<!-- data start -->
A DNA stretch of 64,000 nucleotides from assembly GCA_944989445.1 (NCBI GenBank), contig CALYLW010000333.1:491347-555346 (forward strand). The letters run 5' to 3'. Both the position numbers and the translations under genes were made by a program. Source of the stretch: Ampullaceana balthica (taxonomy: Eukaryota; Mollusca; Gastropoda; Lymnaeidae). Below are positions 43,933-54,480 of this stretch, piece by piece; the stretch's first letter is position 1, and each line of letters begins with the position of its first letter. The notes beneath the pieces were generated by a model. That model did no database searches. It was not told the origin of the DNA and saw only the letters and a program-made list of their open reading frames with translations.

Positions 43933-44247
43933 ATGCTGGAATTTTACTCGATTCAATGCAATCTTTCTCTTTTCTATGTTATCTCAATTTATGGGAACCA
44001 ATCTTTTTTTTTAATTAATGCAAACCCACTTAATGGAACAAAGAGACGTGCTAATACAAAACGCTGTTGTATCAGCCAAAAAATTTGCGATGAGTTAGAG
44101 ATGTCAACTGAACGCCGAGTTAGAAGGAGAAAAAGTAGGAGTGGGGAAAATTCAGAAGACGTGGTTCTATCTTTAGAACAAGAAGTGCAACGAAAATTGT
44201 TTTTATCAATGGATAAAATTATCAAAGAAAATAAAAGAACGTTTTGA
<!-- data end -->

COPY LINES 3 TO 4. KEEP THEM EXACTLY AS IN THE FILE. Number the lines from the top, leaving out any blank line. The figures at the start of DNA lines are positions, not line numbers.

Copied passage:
43933 ATGCTGGAATTTTACTCGATTCAATGCAATCTTTCTCTTTTCTATGTTATCTCAATTTATGGGAACCA
44001 ATCTTTTTTTTTAATTAATGCAAACCCACTTAATGGAACAAAGAGACGTGCTAATACAAAACGCTGTTGTATCAGCCAAAAAATTTGCGATGAGTTAGAG